India to establish PSU to buy stake in Russian potash firm

India is one of the world’s largest importers of potash. Source: Getty Images

India is one of the world’s largest importers of potash. Source: Getty Images

A soon to be established public sector undertaking will buy a 30 percent stake in the Acron group, according to a report in the Business Standard.

The Indian Government will soon sign a protocol with its Russian counterpart, under which a newly established Indian public sector undertaking (PSU) will buy a 30 percent in Russian fertiliser and potash manufacturer, Acron, the Business Standard reported on Wednesday.  The protocol will be over and above the agreement which Indian Potash Limited has with Uralkali, the paper added.

Russia offered the stake along with a buyback agreement for exclusively supplying the produce back to India, the paper cited sources close to the development as saying.  The new PSU will be a consortium of undertakings led by National Mineral Development Corporation with Rashtriya Chemical Fertiliser Krishak Bharti Cooperative, Fertiliser and Chemicals Travancore and National Fertiliser Ltd. The protocol between India and Russia could be one of the big ticket announcements made when Russian President Vladimir Putin visits India in December for the 15th annual bilateral summit.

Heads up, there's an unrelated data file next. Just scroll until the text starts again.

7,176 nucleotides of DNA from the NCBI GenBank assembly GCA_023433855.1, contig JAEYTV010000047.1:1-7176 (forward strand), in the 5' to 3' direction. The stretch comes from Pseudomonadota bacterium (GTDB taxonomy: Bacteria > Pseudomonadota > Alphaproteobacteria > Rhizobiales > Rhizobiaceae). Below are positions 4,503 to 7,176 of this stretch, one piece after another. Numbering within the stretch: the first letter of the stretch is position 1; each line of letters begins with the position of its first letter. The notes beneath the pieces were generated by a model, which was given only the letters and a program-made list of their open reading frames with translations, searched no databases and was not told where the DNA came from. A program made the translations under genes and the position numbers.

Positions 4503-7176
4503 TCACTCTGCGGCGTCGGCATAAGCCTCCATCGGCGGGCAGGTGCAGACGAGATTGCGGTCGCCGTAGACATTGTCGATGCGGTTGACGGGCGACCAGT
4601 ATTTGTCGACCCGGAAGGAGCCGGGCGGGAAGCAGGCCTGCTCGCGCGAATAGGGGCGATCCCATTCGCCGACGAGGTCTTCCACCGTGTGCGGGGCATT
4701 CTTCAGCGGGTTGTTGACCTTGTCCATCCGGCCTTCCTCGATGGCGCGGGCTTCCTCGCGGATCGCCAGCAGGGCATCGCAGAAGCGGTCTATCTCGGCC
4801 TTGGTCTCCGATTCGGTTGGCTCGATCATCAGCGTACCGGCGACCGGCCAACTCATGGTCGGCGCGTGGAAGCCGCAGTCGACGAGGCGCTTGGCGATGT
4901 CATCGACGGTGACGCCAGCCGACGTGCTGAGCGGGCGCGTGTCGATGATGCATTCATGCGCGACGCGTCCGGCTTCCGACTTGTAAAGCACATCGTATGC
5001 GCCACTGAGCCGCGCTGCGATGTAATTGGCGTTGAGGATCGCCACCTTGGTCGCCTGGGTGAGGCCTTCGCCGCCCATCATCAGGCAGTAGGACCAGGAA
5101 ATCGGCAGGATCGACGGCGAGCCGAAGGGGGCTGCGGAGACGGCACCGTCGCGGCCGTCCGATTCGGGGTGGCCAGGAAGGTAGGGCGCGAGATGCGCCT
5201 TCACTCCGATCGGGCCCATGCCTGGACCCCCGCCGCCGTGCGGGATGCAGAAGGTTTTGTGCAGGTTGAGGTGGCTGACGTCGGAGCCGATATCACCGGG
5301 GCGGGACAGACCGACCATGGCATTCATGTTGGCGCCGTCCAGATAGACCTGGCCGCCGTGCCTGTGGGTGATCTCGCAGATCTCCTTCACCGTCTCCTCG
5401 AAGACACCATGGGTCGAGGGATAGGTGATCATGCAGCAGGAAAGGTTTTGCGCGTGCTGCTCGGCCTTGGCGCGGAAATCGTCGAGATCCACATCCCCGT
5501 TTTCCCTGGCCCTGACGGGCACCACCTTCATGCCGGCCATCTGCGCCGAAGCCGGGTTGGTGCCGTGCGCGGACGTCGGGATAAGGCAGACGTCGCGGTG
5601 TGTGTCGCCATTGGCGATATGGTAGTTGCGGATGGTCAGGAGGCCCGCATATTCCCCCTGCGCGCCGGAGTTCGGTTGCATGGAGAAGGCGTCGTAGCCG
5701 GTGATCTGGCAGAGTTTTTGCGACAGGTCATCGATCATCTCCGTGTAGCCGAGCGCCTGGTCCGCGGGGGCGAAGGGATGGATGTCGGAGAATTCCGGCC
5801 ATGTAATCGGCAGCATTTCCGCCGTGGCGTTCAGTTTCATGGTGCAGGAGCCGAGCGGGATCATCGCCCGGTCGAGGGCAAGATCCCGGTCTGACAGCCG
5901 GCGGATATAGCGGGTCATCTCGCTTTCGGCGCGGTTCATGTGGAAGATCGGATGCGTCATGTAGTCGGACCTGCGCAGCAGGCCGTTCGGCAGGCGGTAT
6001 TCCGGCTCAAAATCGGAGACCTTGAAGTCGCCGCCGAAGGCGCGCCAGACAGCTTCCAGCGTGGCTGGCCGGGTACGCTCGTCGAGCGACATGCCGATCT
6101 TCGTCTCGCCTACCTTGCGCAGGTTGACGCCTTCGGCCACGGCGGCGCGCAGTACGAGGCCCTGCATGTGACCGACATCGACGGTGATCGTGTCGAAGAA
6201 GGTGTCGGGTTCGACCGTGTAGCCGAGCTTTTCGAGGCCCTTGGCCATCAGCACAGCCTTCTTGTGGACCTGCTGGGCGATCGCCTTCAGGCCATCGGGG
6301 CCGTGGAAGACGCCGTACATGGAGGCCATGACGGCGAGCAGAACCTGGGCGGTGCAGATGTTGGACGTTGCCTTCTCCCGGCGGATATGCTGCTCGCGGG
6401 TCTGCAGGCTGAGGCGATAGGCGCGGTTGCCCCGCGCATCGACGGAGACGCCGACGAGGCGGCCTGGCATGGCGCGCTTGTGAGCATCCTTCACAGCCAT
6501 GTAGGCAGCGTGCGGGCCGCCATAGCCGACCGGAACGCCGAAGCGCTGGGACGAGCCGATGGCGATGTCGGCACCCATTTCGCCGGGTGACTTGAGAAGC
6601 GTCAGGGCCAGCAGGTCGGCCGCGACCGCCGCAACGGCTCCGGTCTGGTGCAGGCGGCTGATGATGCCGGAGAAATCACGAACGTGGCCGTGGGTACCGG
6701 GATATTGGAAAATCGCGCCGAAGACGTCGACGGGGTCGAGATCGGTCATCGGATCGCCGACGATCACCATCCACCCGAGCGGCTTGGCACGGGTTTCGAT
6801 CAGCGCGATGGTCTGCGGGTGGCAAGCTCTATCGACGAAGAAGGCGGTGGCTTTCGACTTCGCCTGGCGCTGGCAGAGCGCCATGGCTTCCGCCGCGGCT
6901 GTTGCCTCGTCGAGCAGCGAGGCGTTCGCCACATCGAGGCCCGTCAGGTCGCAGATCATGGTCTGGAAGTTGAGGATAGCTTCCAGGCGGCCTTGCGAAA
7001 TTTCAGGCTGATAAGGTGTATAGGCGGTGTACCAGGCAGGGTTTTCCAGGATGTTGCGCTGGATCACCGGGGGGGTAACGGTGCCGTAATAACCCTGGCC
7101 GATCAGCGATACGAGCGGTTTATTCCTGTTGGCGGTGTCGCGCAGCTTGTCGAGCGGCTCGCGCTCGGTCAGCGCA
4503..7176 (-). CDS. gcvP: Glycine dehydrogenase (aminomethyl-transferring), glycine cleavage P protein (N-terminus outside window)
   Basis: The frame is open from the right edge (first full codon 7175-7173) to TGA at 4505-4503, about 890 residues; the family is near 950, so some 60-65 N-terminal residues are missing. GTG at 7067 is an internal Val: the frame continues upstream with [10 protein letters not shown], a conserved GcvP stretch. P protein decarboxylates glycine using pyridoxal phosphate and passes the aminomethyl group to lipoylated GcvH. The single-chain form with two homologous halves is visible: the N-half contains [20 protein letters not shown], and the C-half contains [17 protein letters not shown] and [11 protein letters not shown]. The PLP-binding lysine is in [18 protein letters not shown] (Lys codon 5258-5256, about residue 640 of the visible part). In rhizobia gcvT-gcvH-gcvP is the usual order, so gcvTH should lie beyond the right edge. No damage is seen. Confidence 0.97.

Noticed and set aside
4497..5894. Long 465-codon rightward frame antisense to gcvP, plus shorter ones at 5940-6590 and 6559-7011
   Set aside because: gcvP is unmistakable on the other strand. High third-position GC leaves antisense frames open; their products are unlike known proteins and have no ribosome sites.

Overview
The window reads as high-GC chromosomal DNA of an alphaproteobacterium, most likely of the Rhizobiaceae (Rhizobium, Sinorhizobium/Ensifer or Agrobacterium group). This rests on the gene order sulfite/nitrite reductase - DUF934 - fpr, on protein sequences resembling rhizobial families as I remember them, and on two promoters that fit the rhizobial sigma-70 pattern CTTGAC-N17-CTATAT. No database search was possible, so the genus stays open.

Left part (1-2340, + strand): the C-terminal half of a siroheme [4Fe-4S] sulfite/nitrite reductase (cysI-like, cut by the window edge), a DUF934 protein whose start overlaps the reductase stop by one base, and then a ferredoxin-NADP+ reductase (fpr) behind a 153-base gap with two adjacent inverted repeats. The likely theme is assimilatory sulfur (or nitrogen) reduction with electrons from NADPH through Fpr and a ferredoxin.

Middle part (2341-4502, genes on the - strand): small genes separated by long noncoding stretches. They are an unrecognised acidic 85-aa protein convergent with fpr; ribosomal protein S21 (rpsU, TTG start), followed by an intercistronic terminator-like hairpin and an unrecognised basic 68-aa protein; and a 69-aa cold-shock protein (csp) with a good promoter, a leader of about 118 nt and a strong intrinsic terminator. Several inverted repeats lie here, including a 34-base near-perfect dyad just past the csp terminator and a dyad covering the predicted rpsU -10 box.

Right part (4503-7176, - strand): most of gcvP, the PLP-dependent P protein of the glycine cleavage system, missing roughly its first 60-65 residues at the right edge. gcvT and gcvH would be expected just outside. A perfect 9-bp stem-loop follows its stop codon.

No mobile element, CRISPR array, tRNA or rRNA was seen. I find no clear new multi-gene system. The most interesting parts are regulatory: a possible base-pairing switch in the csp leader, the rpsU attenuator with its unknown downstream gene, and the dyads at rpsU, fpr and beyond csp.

Acron is a global mineral fertiliser producer with a diversified product portfolio consisting of complex fertilisers such as NPK and bulk blends, and nitrogen fertilisers such as urea, ammonium nitrate and urea-ammonium nitrate.

India is one of the world’s largest importers of potash. In the 2013-14 financial year, the country imported 3 million ones of the fertiliser.

Earlier this year, Uralkali the world’s largest potash producer by output, agreed to supply 800,000 tonnes of the fertiliser to India between April 2014 and March 2015.  Under Uralkali’s deal with Indian Potash Limited valued at $258 million, the Indian company is buying potash at $322 per tonne, around 25 percent less than what it paid in 2013.  

Prices started crashing last year with the advent of a Russian-Belarusian potash war, when Uralkali announced it was pulling out of a partnership with Belaruskali, and, in particular, terminating joint sales of fertilizer through the Belarusian Potash Company (BPC).

Then the whole marketing strategy of Uralkali completely changed. Previously, the company exported fertilizer on the principle of “price before volume” and preferred to reduce production volumes rather than give consumers a discount.  The Russian company then announced it would increase production capacity to 100 percent. Belarus even detained and arrested Uralkali Chief Executive Vladislav Baumgertner last year, before sending him back to Russia.

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